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Showing posts from December, 2009

Tuesday Is For Tunes: Real Estate

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This week’s Tuesday Is For Tunes band is Real Estate. But first, let’s have a disclaimer. Yes, I found this band by reading Pitchfork. Yes, I am an indie scenester fuck, who has been known to succumb and follow a trend or two. Yes, I’m okay with that.

Now then, Real Estate has crafted songs composed of lovely tones that are rambling across space and time all the while reverberating against the firmament as they go. Listening to their song Beach Comber makes me want to skip through a sunlit field of ripe wheat with a dog at my heels. Sure the guitar and some of the percussion instruments evoke scenes of folky-minded beach bums at first listen, but that is definitely not what is going on here. This is everything about that, but with the self-serving jamming, rampant appropriation of reggae music, and effects indulgence strained out, and then reduced to its best essences.

Plus, I might argue that although the sounds are nothing revolutionary, their composition is original. It’s well-lay…

New Camera: FujiFilm FinePix J38

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This is my second FujiFilm point-and-shoot. I wish I could afford a Nikon D70 right now, but that's just not in the budget. Since I had to make do, I went with this FinePix J38 I got for Christmas (recent college grads can't be choosers). Once again, I am well satisfied. For what you get, FinePix are an excellent deal for the price. 12.2 megapixels, compact design, and all the versatility with different lighting situations that has come to be expected from FujiFilm. I feel like this brand gets overlooked since they don't produce a lot of professional-grade DSLRs. For real people who need to take outdoor vacation photos, to indoor pet photos, to nighttime party photos, this camera is great. So far there are only two cons. First, it only has 3x optical zoom. Second, with the fancier lighting settings there is a significant delay between taking the photo and previewing it. However, at the price point of $100, these sort of issues are only to be expected. Here are some photos …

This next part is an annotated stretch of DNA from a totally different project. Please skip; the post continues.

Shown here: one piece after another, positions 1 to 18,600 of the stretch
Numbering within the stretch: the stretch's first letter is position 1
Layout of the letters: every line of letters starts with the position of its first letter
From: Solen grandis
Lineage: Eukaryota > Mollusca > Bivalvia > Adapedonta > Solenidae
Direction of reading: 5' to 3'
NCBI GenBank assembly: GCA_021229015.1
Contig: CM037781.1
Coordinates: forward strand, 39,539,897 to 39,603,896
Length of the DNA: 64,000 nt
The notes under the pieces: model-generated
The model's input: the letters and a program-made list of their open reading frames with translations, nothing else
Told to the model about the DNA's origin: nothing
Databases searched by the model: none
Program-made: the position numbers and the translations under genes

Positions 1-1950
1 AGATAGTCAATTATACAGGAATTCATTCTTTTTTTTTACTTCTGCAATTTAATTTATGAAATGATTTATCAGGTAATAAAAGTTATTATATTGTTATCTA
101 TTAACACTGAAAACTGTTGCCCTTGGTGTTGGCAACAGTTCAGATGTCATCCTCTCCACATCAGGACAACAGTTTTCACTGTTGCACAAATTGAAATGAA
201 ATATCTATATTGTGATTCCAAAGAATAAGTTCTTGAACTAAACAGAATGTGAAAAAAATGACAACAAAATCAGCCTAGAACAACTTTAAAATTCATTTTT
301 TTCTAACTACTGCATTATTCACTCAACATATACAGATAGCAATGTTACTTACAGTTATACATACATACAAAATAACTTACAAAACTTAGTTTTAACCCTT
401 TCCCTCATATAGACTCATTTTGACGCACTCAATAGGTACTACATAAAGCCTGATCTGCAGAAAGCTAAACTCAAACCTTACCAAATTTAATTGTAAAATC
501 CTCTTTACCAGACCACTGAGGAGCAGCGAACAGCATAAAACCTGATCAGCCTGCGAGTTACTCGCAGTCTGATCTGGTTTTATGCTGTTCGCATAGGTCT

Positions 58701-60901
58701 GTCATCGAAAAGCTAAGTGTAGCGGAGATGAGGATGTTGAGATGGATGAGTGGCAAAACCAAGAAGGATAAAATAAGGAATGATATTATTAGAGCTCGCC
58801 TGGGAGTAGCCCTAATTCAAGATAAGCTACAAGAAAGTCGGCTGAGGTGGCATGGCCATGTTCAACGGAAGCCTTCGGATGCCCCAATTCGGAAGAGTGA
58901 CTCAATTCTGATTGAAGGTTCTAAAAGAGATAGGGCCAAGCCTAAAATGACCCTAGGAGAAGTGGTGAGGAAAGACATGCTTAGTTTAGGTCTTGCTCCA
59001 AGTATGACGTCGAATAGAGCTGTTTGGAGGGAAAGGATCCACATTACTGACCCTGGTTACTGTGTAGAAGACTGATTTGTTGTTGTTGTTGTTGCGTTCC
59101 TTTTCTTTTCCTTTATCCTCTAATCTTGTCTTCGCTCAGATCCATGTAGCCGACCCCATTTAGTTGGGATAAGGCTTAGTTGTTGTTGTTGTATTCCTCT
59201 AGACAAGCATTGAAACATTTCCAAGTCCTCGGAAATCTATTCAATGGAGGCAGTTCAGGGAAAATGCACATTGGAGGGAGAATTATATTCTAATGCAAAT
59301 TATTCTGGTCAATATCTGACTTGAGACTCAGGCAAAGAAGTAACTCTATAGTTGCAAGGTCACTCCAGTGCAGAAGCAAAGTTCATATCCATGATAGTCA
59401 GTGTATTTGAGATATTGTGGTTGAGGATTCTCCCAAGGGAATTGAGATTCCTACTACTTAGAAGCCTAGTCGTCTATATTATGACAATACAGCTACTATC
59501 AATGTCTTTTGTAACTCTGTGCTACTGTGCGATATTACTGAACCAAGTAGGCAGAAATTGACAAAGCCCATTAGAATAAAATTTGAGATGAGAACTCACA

The Weekly Roundup: 12.25.2009

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Book Thieves
When I was in California, I stole The Dharma Bums (1958) by Jack Kerouac. That is the only thing I’ve ever stolen in my adult life. I was reading it in the bookstore, because I didn’t have any where else to go besides a room I had rented in a seedy motel until I could find a place to live. It was really speaking to me, since I was going through a period of troubled travels. I looked down at the price on the back of the book, and thought, “I can’t afford this, and I bet Kerouac never wanted enlightenment to cost this much anyway.” So, I just got up, and walked out with it. A couple years later, I gave it to my brother to read on his six-month trip to Bolivia. I just felt that by stealing the book I had given it a transient existence that needed to be passed on. According to The New York Times, I am apparently far from alone in my Kerouac theft; though as a woman, a minority among book thieves.
Essay: Steal These Books by Margo Rabb
This Monday: A Summation in List-Form
Saturd…

Tuesday Is For Tunes: Dawes

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Introducing Tuesday Is For Tunes. Starting this week, every Tuesday I will feature the best new band or musician I managed to come across the last week.


This week: Dawes. I first heard this band when XPN played their song, When My Time Comes. I was lying in bed willing myself to get up on only 3 hours of sleep, and an entirely cynical point of view, when I heard these utterly sympathetic, empathetic, vocals sing out, "the only piece of advice that continues to help is that anyone making anything new only breaks something else". I was stunned. How did they know to sing what I needed to hear at that exact moment? Before I could completely register what I had just heard, I was hit with another golden lyrical line, "you can stare into the abyss, but it's staring right back". Goodness! Was that a Nietzsche reference? I think that was just a Nietzsche reference! What was this amazingness being transmitted across time and space especially for my ears? Dawes.